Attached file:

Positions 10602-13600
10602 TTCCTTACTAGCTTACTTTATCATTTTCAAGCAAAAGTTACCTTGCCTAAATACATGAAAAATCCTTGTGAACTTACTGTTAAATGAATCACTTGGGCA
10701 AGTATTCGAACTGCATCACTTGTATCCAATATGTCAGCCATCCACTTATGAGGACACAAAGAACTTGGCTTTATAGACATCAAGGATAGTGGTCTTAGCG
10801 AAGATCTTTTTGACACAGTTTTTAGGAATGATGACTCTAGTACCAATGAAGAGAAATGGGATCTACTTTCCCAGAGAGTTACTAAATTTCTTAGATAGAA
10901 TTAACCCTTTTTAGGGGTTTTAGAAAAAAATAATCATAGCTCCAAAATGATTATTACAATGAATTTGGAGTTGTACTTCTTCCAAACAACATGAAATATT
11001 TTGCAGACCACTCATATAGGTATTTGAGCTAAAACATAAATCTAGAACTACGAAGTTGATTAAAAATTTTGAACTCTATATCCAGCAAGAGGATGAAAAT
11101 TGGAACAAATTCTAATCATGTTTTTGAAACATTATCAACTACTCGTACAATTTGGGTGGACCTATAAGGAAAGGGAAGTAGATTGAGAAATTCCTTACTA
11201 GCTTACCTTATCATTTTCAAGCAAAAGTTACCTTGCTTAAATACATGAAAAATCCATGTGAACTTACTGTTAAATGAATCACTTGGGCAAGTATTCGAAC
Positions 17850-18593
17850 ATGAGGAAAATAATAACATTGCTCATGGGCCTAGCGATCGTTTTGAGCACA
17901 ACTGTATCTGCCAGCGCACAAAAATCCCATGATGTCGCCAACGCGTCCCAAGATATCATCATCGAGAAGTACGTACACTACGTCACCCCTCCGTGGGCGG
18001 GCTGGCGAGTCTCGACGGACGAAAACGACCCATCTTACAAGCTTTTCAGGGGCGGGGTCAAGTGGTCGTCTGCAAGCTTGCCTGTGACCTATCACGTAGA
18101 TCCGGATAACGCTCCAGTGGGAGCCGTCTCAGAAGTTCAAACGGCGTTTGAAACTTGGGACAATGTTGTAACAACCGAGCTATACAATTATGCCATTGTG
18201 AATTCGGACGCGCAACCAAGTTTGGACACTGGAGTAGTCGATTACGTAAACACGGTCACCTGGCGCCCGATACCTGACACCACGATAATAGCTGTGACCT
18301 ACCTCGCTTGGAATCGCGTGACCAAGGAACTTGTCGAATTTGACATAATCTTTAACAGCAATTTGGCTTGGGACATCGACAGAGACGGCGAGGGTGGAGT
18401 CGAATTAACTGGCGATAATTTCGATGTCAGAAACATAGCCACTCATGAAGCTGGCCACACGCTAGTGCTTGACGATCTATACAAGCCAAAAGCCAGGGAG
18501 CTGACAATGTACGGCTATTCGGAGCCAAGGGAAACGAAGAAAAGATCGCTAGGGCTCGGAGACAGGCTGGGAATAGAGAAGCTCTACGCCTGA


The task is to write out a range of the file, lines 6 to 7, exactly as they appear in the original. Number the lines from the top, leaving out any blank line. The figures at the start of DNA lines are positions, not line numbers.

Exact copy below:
11001 TTGCAGACCACTCATATAGGTATTTGAGCTAAAACATAAATCTAGAACTACGAAGTTGATTAAAAATTTTGAACTCTATATCCAGCAAGAGGATGAAAAT
11101 TGGAACAAATTCTAATCATGTTTTTGAAACATTATCAACTACTCGTACAATTTGGGTGGACCTATAAGGAAAGGGAAGTAGATTGAGAAATTCCTTACTA